Two Critical Tests for Sales Candidates
When hiring for a position as critical as sales, I’m always surprised that companies don’t take the time to test candidates better than they do.
I recognize that the HR department is ill equipped to test salespeople beyond the standard personality or temperament assessment but, even then, most seem loath to use these tools. It’s as though they are showing a weakness if they have to use a tool to help with the hiring process. And that they are supposed to be able to divine the keepers from the ones they should be throwing back.
I don’t expect HR people to be able to properly assess a salesperson’s selling ability beyond the knowledge level. Like other professions, it generally takes-one-to-know-one in order to properly assess a sales candidate.
Even then, sales managers feel they have an innate ability to select winners. In fact, tossing a coin will often give them the same results as an interview. I wrote about this in my article “Luck is Not a Hiring Tool.”
Somewhere along the line you should do some semi-formal testing.
My concerns stem from my years in the sales training business where I was too often brought into a company and asked to basically train pigs to fly. They wanted to train salespeople who, at best, should have been selling something else, and at worst, should not have been in sales at all.
Don’t get me wrong, not all the salespeople were misfits or duds, but many were. Too many, in my mind. I wondered how these people got hired for sales in the first place. In some cases, they were masters of selling themselves into a job but unable to sell little else.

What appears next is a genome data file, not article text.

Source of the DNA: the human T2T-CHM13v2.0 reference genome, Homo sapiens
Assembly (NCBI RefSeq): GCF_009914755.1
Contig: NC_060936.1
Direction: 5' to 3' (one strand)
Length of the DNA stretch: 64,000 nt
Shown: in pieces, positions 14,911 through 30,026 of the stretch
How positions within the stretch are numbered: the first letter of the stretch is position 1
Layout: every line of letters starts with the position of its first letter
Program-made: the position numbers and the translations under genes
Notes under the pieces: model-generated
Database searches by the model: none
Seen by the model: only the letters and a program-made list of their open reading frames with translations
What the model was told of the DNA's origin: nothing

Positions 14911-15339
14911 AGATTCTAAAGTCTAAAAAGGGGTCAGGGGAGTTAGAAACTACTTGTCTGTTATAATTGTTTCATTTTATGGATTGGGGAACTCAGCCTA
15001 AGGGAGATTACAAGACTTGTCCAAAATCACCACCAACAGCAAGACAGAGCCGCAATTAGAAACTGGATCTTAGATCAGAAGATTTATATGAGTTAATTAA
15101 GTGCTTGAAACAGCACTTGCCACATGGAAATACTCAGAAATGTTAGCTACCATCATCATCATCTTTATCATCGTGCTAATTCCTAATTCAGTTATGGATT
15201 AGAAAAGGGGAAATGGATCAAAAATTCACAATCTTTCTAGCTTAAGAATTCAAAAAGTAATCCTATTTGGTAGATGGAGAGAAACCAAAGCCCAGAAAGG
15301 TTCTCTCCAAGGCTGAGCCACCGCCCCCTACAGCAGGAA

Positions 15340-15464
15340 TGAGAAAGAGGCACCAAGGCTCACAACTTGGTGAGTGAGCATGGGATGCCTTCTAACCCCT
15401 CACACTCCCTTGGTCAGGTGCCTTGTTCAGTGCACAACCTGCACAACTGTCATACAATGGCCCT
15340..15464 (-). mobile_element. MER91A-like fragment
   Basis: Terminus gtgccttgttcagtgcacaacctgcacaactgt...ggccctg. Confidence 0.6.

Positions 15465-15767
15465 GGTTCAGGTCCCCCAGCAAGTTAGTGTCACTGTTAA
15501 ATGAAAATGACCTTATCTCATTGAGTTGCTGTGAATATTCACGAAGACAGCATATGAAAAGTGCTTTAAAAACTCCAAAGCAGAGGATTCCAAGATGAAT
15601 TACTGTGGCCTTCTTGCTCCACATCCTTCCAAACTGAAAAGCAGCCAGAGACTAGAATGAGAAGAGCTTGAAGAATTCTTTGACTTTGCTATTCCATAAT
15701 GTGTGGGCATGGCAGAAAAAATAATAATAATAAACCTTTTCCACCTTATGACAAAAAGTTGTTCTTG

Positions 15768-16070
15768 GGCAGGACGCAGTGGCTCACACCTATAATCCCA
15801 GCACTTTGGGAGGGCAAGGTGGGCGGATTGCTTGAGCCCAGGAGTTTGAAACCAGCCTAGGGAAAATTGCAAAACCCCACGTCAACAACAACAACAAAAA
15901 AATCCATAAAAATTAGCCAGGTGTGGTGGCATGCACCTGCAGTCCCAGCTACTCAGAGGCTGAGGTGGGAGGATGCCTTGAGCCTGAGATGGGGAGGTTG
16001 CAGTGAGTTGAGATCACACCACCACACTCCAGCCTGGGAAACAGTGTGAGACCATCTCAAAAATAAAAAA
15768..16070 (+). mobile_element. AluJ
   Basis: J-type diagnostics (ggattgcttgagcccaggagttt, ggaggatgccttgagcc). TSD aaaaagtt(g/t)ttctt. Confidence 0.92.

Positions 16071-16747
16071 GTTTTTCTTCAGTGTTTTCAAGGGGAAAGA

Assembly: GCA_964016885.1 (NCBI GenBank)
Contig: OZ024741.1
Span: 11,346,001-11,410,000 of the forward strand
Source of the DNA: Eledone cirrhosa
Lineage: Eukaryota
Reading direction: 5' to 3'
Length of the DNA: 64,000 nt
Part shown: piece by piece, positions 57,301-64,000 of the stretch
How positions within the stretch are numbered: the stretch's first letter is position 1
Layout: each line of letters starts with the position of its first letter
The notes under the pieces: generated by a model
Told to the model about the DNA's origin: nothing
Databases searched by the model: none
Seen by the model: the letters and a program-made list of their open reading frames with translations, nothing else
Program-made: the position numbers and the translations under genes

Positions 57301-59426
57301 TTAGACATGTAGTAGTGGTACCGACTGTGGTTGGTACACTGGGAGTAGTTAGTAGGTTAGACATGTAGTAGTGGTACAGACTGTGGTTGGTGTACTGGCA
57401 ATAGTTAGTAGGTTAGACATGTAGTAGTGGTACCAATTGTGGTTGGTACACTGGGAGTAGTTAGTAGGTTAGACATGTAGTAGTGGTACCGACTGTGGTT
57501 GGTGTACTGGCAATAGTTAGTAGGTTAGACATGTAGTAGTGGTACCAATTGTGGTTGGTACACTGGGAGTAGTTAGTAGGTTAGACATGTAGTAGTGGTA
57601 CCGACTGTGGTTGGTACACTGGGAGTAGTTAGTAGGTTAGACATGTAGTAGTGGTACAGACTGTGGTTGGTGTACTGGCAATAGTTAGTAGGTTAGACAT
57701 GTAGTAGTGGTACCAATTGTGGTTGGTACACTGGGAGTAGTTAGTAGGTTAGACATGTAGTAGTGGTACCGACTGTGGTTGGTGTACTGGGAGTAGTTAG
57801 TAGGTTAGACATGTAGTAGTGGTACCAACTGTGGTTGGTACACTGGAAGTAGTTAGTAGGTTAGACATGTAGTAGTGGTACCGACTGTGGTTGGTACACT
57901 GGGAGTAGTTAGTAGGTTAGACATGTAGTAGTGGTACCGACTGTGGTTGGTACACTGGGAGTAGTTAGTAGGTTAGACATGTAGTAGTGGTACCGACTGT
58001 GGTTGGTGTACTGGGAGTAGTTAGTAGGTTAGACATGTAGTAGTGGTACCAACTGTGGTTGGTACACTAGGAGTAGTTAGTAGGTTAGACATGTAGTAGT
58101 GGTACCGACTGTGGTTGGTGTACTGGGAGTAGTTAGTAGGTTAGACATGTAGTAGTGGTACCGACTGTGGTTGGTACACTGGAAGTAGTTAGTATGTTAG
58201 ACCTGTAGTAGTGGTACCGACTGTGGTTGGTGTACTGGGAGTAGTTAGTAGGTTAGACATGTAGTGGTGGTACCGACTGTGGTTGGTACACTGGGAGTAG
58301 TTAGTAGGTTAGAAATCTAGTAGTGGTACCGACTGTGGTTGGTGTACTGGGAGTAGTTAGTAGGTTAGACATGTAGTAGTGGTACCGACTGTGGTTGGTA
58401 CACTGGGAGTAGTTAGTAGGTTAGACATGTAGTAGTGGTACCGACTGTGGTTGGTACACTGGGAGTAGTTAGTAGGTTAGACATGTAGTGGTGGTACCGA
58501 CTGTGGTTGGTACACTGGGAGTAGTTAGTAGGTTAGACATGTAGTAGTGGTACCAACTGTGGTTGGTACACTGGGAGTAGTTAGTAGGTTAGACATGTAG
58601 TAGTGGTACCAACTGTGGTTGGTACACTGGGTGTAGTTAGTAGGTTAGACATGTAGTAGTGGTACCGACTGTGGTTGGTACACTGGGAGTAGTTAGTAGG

I started to use our Sales Temperament Assessment (STA) (now owned by Callidus Software Inc.) to assess workshop participants prior to the training so at least I knew which ones were likely to “get it and use it,” which ones would “get it and maybe use it,” and those who would “get it but not be able to use it.”
While I recommend the use of the STA as part of the hiring process, of course, I also have two other “tests” that I like to see companies use.
The first is a mini competency quiz which consists of 10 sales-related questions that allow you to assess the candidate’s knowledge of selling. You’d be surprised what this short quiz uncovers. More important than what the person knows is what he doesn’t know. It will show you what areas the candidate will need help in should you decide to go ahead and hire him.
If you don’t want to create your own quiz, download the “Hiring Interview Toolkit” e-book. The quiz is in there.
The second test is a sales simulation where you ask the candidate to go through an appropriate sales scenario with you as the prospect. Choose a neutral item or service as you don’t want to know if the person knows the product, you want to know if he can sell, period.
Many candidates talk the talk, but when it comes to walking the walk, they fail to make the grade.
We include a couple of simple sales scenarios, along with a detailed sales call checklist, as part of a Hiring Interview Toolkit we made available to clients who have signed up for our Sales Temperament Assessment services. Of course, you can always make up your own sales simulation fairly quickly. Again, you can download the Toolkit here.
I know you’re busy. Everyone is. But if you’re not going to take the time to hire smart and test your candidates, then you might as well just flip a coin. That way you’ll save time while having the same odds of success at hiring a winner.